... is a relatively new technique used strictly for size control. This requires far less precision than dormant pruning, as you are simply heading back new growth (literally shearing like a hedge if you like) to keep the tree within picking range. In effect, you are intentionally stunting the tree. For more information on summer pruning, visit the web site of Dave Wilson Nursery at www.davewilson.com
Keep in mind the principles:
better structure, smaller size, less fruit on large-fruited types. It's also important to know where on the tree the fruit is produced, as this affects how severely we prune.
Severe pruning required:
Peaches, nectarines, plums, pluots.
The main goal is to reduce fruit production. All of these produce medium to large fruit all along last year's growth. On peaches and nectarines, last year's growth is conveniently red, compared to the grey of older wood. Left unpruned, these trees will set such heavy crops that the branches will collapse. Remove the central portion of the tree when they are young to keep the branches low. Thin out about half of what grew last year, and cut back the remainder of last year's growth by 50%!
Moderate pruning required:
Apricots, apples, pears, and Asian pears.
The main goal is size control. These fruit on short "spurs" which grow on 3 - 4 year old branches and persist, continuing to fruit, for many years. The trees are less likely to collapse from heavy fruit production, as the fruit is attached to older, thicker wood, but they may produce far more fruit than you want. Thin these trees by about 25%. Apples and pears (both European and Asian) produce vigorous, upright branches that should be pruned out. Cut these to a point where another branch already is growing.
Light or no pruning required:
Cherries, persimmons, figs, pomegranates, jujubes, quince, nut, and citrus trees.
... grow very upright, so early training for size control can be done to keep the fruit in picking range. They fruit on spurs, and we aren't concerned about the size of the fruit, so the major pruning we do to other stone fruits isn't necessary. It's important to know that cherries heal very slowly from large pruning wounds, so it's not a good idea to try to significantly reduce the size of a large, established tree.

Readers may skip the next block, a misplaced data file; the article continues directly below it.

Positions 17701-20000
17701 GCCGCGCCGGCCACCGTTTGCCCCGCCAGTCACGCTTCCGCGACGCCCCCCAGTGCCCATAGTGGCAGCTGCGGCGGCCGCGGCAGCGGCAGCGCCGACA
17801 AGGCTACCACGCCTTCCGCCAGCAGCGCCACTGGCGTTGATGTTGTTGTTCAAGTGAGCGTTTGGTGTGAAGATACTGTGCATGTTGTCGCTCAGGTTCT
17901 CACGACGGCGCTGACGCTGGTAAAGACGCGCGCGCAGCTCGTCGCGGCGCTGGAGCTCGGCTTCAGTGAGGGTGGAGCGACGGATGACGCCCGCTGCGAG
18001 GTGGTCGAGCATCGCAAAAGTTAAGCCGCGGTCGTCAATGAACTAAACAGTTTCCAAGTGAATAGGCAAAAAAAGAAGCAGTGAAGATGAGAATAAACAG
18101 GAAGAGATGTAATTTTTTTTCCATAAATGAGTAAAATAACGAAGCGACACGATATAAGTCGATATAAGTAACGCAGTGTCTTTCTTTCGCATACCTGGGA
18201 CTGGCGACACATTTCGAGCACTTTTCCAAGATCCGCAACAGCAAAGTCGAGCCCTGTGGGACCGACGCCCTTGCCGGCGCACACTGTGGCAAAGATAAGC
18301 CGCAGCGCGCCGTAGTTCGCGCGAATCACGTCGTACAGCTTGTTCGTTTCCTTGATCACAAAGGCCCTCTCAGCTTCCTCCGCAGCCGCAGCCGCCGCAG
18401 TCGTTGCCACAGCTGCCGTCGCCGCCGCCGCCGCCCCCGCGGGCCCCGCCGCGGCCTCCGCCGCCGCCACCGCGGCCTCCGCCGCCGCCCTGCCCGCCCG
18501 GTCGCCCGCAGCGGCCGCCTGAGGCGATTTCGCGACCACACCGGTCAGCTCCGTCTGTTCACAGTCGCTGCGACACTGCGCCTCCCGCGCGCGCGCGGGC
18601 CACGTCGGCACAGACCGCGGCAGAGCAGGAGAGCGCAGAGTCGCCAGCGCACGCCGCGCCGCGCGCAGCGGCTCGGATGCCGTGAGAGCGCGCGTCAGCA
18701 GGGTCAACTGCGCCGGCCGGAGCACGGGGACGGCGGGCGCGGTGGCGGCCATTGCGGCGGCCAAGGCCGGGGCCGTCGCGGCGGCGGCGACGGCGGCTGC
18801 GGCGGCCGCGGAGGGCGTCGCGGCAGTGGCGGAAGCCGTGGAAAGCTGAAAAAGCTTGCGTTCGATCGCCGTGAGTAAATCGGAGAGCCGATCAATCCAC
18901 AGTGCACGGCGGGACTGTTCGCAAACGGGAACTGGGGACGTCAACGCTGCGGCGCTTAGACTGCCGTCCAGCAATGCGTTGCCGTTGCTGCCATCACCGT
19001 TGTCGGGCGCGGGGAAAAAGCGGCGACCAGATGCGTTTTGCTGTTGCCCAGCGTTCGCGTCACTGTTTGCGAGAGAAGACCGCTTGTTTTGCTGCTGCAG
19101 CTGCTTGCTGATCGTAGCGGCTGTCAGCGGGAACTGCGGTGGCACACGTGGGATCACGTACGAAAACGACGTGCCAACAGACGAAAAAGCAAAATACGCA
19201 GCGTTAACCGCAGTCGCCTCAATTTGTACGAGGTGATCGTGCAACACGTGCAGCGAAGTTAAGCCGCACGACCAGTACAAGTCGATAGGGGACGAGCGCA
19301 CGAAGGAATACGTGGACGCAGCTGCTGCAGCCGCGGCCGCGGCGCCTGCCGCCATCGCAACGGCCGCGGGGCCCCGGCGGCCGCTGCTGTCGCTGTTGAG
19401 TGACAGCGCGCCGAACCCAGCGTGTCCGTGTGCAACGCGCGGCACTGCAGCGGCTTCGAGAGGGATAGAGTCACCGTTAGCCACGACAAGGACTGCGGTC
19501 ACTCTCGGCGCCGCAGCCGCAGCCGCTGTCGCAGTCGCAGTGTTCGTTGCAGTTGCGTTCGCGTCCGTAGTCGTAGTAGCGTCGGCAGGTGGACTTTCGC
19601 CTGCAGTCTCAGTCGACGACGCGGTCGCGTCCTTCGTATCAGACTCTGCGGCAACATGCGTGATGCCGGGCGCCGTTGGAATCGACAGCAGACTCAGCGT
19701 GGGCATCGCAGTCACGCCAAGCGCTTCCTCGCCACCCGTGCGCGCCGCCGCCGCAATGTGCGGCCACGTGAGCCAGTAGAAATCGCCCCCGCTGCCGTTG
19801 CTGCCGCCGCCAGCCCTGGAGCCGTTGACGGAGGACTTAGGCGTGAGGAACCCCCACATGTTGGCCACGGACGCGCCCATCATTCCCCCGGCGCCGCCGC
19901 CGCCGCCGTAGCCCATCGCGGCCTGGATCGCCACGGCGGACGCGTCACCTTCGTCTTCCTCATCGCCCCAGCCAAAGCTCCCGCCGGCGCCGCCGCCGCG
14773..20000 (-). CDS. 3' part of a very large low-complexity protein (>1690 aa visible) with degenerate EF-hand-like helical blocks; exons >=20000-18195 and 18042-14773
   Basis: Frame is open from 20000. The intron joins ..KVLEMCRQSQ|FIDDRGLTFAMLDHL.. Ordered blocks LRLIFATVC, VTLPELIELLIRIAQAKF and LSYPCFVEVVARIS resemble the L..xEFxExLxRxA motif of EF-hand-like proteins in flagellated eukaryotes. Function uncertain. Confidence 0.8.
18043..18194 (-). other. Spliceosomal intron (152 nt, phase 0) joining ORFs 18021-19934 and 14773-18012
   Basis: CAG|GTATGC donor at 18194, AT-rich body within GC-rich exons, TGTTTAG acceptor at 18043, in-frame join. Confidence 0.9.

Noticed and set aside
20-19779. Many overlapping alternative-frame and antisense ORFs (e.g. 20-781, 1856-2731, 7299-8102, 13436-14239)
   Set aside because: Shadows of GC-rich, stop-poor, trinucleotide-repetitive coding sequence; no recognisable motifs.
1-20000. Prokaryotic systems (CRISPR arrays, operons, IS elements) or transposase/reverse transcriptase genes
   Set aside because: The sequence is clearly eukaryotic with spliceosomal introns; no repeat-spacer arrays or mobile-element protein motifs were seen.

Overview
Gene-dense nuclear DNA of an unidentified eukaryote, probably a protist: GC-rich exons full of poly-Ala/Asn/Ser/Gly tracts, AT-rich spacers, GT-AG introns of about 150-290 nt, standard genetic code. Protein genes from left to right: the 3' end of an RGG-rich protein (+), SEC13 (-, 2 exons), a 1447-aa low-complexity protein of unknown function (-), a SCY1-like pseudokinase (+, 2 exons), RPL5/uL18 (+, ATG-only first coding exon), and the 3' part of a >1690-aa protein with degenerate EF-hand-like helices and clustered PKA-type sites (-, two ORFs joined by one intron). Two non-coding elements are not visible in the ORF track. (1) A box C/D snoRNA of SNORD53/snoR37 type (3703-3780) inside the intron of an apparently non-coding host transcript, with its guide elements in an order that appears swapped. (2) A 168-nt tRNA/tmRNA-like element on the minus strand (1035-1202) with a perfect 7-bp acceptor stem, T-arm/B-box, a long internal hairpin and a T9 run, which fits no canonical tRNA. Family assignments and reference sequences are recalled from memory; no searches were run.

Note: pie cherries have a graceful, spreading habit and only need light thinning.
Persimmons and figs...
... will get large and produce great quantities of fruit. Persimmons have very strong wood and can hold large crops without breakage, and they are very ornamental trees, so we generally prune lightly if at all. Figs are unique: they produce a crop in spring on old wood, and a crop (sometimes two crops) in summer on new wood. How many figs do you want? You can prune very severely for size control and still get plenty of fruit, or you can allow them to grow into large, attractive, tropical-looking trees and get even more fruit.
Pomegranates, jujubes, and quince...
... are large shrubs that don't need to be pruned at all, but they can be trained into small, multi-trunk trees, or sheared as a hedge, or topped for size control if you like. You'll still get more fruit than you can use!
Nut trees are very easy.
Since we harvest the nuts off the ground, we aren't worried about size control; fruit size is not an issue, and the crops aren't heavy enough to cause branches to break, so just thin them lightly and allow them to grow into large, graceful trees. Pecans in particular need careful training to prevent narrow branch angles and limb breakage.
Proper pruning enhances trees; improper pruning endangers them.
If you remember the basic principles of pruning: good structure, size control, and regulating fruit production, you can get many years of healthy, tree-ripened home-grown fruit from your yard!
For information on rose pruning, click here.